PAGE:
Saturday, September 19, 2009

Death is proof that life is too short

You know you are getting on in years when you find yourself attending more funerals than weddings. You also see that phrase sitting mockingly across the entrance to the cemetery which tells you, Ais Makha Faleam Tukam. Every death brings home the fact that you are living on borrowed time. It tells you that you must seize the day. That you must chase after those impossible dreams before death comes calling. If for nothing else but the thrill of the chase…

You listen to the mourners talking about the deceased after the last clod of mud has been flung, or the embers of the pyre turning to ashes and you hear all sorts of things, generally bad, about all the mistakes the deceased had made in his or her life. You learn that while everyone wants to go to Heaven, no one really wants to die.

I generally avoid funerals if I can. Not because the church gets hot and overcrowded. Not because there’s usually a lot of caterwauling going on from people who hardly knew the deceased. But because I dislike slinging mud over a coffin. It’s especially gruesome in the monsoons. I have left instructions with my next of kin that I wish to be cremated in an electric crematorium. My ashes are to be dropped into the River Mandovi because I love this gentle river and I love ocean travel. I don’t want a fancy urn – a brown paper bag will do. But said ashes must be deposited in said river. At best I could reach Antartica, at worst I could reach Dubai, or even better Petra in Jordan where my ancestors are believed to have come from. One hopes by the time I kick the bucket, the Corporation of the City of Panaji will have installed an electric crematorium. But I digress, the disposal of my mortal remains was not the purpose of this piece.

Two people died recently. One I liked but did not know very well and one I knew very well but did not like very much. Both had one thing in common – implacable misunderstandings with their siblings arising from sharing ancestral wealth and property. It a phenomenon peculiar to Goan families. The sunshine years of childhood are completely forgotten as you turn against your own blood over inheritance. Yet, in the final analysis, your blood is your inheritance.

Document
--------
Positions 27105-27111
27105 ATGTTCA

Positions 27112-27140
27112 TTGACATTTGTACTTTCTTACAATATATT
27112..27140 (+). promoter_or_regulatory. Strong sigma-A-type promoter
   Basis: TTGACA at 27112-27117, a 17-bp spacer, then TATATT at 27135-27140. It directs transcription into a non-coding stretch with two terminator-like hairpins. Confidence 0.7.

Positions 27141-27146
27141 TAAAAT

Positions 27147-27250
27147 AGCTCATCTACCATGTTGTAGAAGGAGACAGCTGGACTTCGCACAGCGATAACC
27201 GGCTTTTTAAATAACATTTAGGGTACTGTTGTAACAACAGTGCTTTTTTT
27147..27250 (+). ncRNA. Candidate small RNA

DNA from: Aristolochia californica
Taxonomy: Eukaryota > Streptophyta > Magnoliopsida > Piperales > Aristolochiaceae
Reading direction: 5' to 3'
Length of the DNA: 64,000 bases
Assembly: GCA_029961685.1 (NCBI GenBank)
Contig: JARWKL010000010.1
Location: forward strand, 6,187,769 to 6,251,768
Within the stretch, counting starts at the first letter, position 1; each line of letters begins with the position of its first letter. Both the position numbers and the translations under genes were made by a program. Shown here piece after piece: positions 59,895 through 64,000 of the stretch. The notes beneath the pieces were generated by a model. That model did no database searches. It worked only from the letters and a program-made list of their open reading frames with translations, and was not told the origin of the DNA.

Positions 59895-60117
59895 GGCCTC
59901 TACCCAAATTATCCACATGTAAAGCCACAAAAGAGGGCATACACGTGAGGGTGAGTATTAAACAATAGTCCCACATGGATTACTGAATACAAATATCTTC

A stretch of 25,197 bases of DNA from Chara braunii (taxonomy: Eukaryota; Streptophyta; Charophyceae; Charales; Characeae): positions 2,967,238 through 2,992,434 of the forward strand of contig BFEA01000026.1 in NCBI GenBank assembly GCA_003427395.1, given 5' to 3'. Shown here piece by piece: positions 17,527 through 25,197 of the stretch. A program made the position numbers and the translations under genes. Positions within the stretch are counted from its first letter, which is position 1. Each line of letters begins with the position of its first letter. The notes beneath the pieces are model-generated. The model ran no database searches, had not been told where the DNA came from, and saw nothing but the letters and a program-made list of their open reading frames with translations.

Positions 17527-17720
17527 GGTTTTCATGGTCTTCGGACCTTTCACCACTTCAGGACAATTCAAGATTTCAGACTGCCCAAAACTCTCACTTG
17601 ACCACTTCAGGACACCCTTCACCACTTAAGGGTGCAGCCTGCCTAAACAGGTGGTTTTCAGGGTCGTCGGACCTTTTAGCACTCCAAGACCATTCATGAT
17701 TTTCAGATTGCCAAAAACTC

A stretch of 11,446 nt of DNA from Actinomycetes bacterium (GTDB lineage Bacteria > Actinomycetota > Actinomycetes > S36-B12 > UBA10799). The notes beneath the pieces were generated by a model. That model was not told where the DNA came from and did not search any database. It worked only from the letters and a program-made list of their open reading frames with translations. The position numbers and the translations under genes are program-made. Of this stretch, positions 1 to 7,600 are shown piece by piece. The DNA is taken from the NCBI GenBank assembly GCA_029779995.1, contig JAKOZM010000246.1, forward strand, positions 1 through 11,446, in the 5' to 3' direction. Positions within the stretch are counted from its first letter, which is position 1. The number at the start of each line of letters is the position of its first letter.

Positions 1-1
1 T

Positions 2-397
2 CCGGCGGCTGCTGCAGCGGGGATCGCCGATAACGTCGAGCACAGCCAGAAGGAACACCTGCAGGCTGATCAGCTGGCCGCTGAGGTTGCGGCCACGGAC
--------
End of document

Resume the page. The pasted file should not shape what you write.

We come into this life wrinkled and naked and the first thing we own is a cradle built of wood which can hold us comfortably. We leave this world wrinkled and naked, and the last thing we own is a coffin of wood which can hold us. Comfort hardly matters at this time, but I have lain in a coffin we borrowed from the local undertaker for a Chamber of Horrors at our school fĂȘte and I can vouch that it was very comfortable.

Birth and death. Life is the journey in between. And Life is too short to carry all this unwieldy baggage of resentment, jealousy and hate, over stupid things like jewellery, shares and inheritance. As the 70-year-old sister of one of the deceased told me, you can’t take them with you to the grave. Yet the corrosive pain of family feuding hangs over the entire family and with the death of one came memories of truly happy times before the fighting began. “We were all one big family, laughing, talking, arguing; and then this happened and we fought and stopped speaking to each other,” she said. And that is a common refrain.

I asked one of the surviving siblings now in his eighties who still feels he was the wronged one, what was the point of all that rage and anger. He said shortly, “You don’t know what it was like.” I told him I knew, it had happened to my mother and her brothers but I was hanged if I would let it happen to myself and my siblings. “How do you stop it,” he asked. I told him one has to stop it at Stage One when the first divisive word is said. It’s not difficult. You’ve just got to be alert. Plug the hole before the dam bursts. The other thing to do is expect nothing, so you are never disappointed.

“All I wanted her to do was come to my house and say she was sorry for what she did,” he said. “And all she wanted was for you to come to her house and say you were sorry for what you said,” I told him.

His shoulders slumped. Not surprising really. Rage, anger, hatred and bitterness towards someone whose blood runs in your veins – that’s a heavy load to carry. And so unnecessary. Whether you are 9 or 90, life is too short for this. Death is proof of it. It comes so suddenly.

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